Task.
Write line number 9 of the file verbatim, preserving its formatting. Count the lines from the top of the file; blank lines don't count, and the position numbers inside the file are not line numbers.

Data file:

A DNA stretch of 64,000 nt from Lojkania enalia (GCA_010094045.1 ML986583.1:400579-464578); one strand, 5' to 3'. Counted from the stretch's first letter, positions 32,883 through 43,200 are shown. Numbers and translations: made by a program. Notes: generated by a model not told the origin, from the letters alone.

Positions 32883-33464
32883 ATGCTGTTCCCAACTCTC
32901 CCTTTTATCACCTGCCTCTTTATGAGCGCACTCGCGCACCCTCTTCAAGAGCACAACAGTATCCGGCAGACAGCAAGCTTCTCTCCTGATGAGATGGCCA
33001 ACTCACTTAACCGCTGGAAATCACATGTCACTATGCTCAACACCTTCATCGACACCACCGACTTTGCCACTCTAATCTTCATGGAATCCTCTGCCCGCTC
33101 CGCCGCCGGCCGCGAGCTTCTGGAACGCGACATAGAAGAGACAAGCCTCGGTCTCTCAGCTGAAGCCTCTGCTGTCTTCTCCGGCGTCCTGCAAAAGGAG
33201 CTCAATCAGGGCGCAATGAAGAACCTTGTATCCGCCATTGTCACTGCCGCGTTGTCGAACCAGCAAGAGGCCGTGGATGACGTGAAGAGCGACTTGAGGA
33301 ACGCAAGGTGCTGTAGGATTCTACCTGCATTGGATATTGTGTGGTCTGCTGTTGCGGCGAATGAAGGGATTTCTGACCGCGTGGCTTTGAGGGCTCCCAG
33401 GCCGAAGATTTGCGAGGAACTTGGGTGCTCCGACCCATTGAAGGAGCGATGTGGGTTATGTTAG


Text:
33401 GCCGAAGATTTGCGAGGAACTTGGGTGCTCCGACCCATTGAAGGAGCGATGTGGGTTATGTTAG